070516bayroot5Appetizers, or “mezze,”from Bayroot include falafel, stuffed grape leaves, spinach pies, mouhammara, baba ghanouj and hummus.  (Photo by Susan Ericson. Click to enlarge)


WFL what's for lunch?The sleepy little shopping center called Shrewsbury Village in the borough of Shrewsbury has seen a great deal of turnover lately. Rosina’s Ristorante, once an anchor there, is gone, as are the Cypress Café and the short-lived Doco Donuts.

“Looking for the right place at the right price,” Shrewsbury resident Maher Dougan says that he and his wife, Lara, took a leap of faith and decided to open Bayroot Lebanese Restaurant there a few months back.
070516bayroot8 A Lebanese fattoush salad and a refreshing Bayroot lemonade with mint, below. (Photos by Susan Ericson. Click to enlarge)

070516bayroot7A clever play on words, Bayroot does indeed have its culinary roots in Beirut, Lebanon, where Dougan, a citizen in the United States since 1993, is from.

“I love food,” he says, “and for the past two years, lots of Mediterranean restaurants, mostly Greek, have opened around here. I was disappointed.” He says his 50th birthday was a turning point, and he decided to open his own place featuring the spices and flavors he’s familiar with.

In a word, the food here is fresh. Mint leaves and sumac, a spice with a slightly sour flavor profile, are used in abundance. The menu features vegan and vegetarian options, as well as the expected kebabs and shawarma dishes.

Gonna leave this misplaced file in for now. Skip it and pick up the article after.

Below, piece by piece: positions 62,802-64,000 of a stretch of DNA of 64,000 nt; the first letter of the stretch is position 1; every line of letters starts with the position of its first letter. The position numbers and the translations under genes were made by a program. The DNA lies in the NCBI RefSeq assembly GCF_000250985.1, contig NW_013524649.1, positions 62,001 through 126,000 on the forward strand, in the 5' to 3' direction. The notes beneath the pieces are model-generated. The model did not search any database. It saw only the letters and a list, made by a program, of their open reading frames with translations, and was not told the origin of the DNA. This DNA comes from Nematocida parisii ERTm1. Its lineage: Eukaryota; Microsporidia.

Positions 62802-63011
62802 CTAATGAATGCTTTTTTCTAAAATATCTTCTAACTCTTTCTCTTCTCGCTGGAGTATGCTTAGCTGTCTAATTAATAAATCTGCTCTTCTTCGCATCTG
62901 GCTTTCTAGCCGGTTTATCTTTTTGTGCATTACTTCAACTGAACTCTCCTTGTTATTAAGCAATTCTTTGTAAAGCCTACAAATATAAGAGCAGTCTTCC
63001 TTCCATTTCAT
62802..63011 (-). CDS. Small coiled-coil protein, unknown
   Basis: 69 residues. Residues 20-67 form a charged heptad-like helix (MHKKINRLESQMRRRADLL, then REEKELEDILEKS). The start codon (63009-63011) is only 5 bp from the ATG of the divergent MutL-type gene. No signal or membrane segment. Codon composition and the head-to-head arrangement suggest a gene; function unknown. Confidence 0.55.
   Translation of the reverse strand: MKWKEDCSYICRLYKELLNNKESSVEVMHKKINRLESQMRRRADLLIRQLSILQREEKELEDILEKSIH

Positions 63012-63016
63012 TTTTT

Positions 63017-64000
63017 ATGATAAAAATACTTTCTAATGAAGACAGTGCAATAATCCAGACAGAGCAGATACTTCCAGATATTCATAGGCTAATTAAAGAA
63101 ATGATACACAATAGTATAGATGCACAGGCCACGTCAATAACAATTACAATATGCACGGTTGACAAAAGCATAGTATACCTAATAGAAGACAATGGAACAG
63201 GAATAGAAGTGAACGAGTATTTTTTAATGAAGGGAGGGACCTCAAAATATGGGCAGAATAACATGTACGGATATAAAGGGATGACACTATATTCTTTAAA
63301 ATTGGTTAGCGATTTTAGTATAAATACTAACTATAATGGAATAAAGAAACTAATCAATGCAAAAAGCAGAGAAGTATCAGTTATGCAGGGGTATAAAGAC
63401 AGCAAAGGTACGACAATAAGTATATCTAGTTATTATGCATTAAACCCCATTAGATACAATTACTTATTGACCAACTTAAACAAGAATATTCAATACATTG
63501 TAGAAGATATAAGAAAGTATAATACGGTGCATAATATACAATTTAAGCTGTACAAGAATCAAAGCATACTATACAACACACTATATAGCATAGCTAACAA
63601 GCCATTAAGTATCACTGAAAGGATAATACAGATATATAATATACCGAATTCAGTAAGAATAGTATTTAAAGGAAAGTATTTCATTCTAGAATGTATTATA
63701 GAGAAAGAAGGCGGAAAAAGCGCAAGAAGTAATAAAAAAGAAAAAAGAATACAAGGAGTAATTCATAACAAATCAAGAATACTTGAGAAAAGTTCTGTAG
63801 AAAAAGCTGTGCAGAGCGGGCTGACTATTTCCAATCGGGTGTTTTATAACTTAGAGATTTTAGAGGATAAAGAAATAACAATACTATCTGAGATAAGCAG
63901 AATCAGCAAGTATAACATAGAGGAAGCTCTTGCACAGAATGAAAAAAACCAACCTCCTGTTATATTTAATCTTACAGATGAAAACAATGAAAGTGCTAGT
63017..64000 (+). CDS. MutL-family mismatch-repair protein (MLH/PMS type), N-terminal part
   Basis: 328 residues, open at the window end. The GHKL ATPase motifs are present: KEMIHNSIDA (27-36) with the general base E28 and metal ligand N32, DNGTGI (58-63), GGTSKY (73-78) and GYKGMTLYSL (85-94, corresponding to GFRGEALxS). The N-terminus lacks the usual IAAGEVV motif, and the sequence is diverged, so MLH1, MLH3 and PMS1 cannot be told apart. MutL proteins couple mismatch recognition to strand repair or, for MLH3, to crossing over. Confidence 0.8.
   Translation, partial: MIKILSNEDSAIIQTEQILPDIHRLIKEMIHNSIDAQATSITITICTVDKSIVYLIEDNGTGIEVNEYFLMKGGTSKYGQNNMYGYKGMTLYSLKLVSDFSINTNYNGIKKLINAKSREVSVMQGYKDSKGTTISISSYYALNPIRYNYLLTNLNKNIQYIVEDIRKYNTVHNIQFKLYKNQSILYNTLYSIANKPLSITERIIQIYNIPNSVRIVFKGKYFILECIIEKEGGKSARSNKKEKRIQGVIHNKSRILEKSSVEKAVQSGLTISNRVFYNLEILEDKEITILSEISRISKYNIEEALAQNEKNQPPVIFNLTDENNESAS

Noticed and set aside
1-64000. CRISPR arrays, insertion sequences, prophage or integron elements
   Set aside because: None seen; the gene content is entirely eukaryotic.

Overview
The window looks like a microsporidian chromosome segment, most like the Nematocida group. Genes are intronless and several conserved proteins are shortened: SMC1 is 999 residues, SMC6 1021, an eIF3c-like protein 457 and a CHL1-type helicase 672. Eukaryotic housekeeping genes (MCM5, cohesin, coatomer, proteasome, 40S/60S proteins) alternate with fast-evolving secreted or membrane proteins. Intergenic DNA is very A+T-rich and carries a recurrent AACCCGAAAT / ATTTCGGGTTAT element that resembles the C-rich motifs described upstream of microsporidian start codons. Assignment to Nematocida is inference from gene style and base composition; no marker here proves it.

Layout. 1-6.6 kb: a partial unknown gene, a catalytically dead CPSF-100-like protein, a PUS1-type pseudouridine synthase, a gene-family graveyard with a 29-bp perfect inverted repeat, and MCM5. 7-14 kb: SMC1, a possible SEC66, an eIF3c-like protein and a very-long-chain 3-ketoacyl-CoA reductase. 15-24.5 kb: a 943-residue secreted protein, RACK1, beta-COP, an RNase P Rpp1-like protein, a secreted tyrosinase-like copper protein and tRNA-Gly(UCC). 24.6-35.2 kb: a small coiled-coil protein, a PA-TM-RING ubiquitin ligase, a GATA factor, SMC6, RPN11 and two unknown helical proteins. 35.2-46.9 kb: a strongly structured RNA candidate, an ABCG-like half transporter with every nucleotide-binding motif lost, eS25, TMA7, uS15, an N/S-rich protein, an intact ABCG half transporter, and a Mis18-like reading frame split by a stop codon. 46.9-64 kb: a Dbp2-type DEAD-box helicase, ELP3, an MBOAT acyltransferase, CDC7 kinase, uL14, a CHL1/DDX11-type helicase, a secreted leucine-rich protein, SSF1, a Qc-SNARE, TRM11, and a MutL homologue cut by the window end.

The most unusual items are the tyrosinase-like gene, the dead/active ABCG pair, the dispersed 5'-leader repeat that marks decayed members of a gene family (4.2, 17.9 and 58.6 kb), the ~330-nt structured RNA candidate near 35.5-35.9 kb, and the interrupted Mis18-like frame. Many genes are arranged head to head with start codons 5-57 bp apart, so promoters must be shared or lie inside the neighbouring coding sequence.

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Available all day, an extensive traditional Lebanese-style menu includes many mezze, or small-plate, options, including familiar Mediterranean dishes such as spinach pies ($5.95).

Lemon- and garlic-enhanced spinach also provides a fresh filling for triangular fatayars, Arabic for savory dough pies. The expected phyllo and feta were absent, and in this case, were not missed.

Baba ghanouj, a silky-smooth-garlicky eggplant dip served with pita bread, is a must-try, as is the pleasantly citric hummus dip (both $5.95).

A lunch combo special ($11.95) served until 3 p.m. offers half-chicken, shish kebab, falafel or shawarma. All come with rice and salad, and a choice of hummus or baba ghanouj and a large soda.

Muhammara, a new-to-PieHole appetizer, combines an unusual palette of flavors that include sweet red peppers, ground walnuts and bread crumbs enhanced by the addition of red pepper flakes, garlic, cumin, lemon and a lovely drizzle of pomegranate molasses.

An order of five plump, fried chickpea fritters, or falafel ($5.95), came to our table with a tahini dipping sauce and complimentary house-made pickled turnips, along with a basket of warm pita bread. We’re told that the pickled vegetables and pita bread are served with appetizers and dinners. The falafel — crunchy morsels of spiced chickpeas — were tender, nongreasy and tasty.

Hand-made and rolled grape leaves stuffed with rice are more delicate than the canned variety found at salad bars and in many restaurants.

Salads, traditional and not, pack the menu. Greek, arugula, and a “Bayroot” salad of tomatoes, cucumbers, parsley and mint come with the option of adding chicken or kebab to round out the meal. Give the fattoush salad a chance. Lettuce and fresh mint leaves, cucumbers, onions, green peppers, sumac, lemon, and olive oil along with other spices are tossed together and crowned with crispy fried pita croutons. The mixture is an ode to summery gardens everywhere.

Another not-to-be-missed item on the menu is the mint-infused lemonade. Served icy-cold and frothy like a smoothie, it provided the perfect antidote to a steamy hot July afternoon.

Everything at Bayroot is fresh and made in-house, and therefore will take a little longer to hit your table. Ordering in advance for a quick lunch pick-up or delivery is advised.

Bayroot is open from 11 a.m. to 9:00 p.m. Monday through Saturday and closed Sunday. In addition to take-out and free delivery within five miles, the restaurant has a mini-market filled with specialty items.